Worry is like leaving your headlights on, and draining the battery. Worry is exhausting and stalls you in the middle of nowhere. The saying that "most of the things you worry about never happen" has circulated for many years. I remember seeing it over 25 years ago when I was in high school. Worry is used as a talisman to ward off disaster. The first time I saw a psychiatrist in the early 90's for my anxiety, he diagnosed me with Generalized Anxiety Disorder(GAD), which involves worrying about several different areas of life.
You worry too much.The word worry comes from the Old English wyrgan, which meant to strangle, and evolved to mean "to cause mental distress or trouble." For all the stranglehold worry has held in my life, I couldn't imagine being without it. I felt that it somehow protected me, and that if I stopped worrying, something bad would happen. I hated worrying, but it was a compulsion.
If only you would stop worrying. . .
There's nothing to worry about.
I also felt like I had a responsibility to worry, since if something bad would happen if I stopped, then it would be my negligence. This can conspire with the OCD, and especially with intrusive thoughts, and the fear that if you stop worrying about the meaning of the thoughts, then it says something about your moral character, and so the worry starts up all over again.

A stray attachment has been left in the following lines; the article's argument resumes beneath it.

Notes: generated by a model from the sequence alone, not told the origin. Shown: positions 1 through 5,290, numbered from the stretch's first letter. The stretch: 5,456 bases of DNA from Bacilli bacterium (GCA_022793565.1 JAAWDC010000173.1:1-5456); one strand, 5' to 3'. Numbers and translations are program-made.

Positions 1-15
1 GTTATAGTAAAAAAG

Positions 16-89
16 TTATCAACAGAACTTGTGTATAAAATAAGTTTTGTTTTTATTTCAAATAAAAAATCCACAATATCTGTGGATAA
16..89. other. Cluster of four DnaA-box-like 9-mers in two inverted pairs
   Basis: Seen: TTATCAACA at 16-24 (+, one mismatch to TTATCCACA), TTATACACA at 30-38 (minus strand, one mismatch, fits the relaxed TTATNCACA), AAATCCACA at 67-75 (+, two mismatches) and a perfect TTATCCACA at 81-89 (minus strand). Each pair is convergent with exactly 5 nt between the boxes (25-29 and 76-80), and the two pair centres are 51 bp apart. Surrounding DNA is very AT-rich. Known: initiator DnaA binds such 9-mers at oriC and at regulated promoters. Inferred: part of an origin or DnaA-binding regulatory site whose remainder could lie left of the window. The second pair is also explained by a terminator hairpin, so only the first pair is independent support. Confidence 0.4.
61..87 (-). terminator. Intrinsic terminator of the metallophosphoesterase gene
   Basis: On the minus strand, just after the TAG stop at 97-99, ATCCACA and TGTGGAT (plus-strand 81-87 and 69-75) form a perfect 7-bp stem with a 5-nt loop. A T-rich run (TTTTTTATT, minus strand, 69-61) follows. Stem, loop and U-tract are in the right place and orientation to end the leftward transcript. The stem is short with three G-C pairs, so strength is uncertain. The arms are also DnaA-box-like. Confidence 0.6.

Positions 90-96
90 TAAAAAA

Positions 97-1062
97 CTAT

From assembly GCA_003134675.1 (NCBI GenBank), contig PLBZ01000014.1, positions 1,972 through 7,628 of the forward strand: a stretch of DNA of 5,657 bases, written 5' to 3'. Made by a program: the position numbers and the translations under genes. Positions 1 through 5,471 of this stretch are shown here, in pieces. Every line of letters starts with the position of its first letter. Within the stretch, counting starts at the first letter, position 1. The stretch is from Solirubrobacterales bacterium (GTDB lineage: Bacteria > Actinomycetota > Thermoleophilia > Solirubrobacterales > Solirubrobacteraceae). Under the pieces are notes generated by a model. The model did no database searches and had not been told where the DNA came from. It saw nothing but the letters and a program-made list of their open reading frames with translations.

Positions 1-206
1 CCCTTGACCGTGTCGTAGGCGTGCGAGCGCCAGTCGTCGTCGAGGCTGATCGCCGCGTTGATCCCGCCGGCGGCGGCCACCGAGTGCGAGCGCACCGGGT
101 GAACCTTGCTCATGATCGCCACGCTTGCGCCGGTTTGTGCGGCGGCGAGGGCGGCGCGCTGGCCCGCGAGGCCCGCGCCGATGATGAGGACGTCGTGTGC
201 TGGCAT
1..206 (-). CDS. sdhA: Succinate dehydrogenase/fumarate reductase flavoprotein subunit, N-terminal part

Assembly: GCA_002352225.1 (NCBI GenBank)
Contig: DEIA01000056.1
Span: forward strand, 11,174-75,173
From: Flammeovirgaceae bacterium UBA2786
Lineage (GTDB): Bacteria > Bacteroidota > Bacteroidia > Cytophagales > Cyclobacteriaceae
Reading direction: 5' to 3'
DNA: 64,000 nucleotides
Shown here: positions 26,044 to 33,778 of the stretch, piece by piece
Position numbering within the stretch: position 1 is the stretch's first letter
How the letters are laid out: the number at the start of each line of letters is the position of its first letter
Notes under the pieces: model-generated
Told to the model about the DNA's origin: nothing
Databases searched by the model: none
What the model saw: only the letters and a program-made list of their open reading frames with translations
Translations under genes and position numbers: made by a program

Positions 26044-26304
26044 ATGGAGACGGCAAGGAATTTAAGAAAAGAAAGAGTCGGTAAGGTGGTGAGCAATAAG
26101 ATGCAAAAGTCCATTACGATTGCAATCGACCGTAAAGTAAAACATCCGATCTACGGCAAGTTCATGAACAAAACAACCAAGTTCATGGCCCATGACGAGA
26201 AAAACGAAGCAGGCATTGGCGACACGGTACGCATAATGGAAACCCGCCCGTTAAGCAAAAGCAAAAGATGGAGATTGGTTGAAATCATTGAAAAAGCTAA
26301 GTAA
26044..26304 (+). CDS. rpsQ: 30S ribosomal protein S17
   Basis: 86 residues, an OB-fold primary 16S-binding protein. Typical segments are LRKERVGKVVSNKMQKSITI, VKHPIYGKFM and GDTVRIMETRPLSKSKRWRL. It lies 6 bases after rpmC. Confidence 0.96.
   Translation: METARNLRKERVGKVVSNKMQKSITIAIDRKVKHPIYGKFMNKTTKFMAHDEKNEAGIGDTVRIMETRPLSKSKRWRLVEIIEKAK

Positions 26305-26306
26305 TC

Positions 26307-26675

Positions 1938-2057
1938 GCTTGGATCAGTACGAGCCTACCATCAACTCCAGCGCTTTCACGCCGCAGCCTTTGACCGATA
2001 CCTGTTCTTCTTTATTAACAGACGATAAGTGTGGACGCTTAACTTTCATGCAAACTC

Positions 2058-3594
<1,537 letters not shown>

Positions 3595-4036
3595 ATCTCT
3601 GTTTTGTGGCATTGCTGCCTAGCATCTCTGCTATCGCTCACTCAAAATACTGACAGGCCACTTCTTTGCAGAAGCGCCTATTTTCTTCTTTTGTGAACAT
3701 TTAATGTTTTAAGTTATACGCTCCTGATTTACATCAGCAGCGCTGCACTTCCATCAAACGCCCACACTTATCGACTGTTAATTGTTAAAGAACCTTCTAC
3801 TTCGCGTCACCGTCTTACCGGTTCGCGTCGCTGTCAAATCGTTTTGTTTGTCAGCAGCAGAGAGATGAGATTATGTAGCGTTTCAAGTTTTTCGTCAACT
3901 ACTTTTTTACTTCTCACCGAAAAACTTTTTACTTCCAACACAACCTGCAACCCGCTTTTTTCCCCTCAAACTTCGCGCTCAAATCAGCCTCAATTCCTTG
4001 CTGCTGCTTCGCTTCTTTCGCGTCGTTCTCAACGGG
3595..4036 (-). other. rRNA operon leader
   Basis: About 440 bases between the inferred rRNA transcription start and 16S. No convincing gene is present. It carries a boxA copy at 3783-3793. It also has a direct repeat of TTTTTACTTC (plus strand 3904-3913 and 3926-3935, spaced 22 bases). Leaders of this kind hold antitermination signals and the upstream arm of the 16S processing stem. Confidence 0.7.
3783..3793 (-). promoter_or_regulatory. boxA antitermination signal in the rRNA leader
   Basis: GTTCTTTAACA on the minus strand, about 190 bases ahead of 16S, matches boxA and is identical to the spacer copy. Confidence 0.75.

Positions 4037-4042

What is worry actually doing? I once read that some researchers believe it damps down strong feelings and fears, and even though noxious, serves a function to buffer the fears. But can worry actually ward off danger? Will it guarantee I'm a good person, not a danger to others or myself? If worry can motivate me to actually do something constructive, I can see a use for it, but most of my worrying led to more fear, more exhaustion, more erosion of my life.